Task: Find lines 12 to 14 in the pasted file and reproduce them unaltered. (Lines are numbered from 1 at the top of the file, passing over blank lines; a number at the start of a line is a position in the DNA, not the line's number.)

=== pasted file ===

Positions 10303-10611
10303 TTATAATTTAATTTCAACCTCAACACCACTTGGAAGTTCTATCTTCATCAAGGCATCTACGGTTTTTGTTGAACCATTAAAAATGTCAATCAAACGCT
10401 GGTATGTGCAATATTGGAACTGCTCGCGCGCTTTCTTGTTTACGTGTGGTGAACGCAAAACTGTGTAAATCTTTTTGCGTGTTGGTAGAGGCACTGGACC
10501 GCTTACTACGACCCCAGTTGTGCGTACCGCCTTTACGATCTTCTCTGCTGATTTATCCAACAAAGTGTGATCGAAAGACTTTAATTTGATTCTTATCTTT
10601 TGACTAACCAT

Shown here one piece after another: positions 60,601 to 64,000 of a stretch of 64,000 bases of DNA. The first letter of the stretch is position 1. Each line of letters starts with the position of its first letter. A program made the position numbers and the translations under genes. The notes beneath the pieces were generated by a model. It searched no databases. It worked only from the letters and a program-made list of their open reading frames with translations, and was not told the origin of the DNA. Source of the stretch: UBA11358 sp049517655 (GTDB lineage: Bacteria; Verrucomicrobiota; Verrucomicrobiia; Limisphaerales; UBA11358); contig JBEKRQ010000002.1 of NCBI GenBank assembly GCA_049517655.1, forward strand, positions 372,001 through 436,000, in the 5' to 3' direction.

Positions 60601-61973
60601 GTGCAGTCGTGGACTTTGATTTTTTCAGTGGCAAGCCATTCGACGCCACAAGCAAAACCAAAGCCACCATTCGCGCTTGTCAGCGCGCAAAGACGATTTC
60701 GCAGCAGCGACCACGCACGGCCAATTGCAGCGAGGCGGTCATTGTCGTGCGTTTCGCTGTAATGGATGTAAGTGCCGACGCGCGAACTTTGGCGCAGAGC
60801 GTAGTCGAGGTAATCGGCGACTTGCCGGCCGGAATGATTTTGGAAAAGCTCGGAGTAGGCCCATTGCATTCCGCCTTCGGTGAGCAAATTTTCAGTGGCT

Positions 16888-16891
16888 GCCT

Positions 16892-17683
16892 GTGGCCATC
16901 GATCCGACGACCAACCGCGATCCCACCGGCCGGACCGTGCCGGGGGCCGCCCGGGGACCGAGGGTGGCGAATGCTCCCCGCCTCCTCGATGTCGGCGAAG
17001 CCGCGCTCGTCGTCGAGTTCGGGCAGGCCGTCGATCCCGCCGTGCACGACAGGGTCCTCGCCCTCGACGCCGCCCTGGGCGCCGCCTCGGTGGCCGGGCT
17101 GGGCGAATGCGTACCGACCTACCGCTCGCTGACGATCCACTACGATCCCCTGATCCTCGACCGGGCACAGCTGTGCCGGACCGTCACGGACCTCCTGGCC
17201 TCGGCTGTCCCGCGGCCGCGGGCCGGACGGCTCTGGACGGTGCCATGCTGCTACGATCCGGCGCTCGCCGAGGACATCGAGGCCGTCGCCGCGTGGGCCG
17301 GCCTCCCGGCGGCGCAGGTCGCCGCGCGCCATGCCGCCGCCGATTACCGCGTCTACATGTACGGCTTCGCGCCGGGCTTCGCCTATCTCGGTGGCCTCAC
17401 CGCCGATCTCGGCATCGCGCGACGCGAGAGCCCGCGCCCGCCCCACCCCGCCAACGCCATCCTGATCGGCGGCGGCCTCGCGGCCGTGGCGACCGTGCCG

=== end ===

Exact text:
16888 GCCT

Positions 16892-17683
16892 GTGGCCATC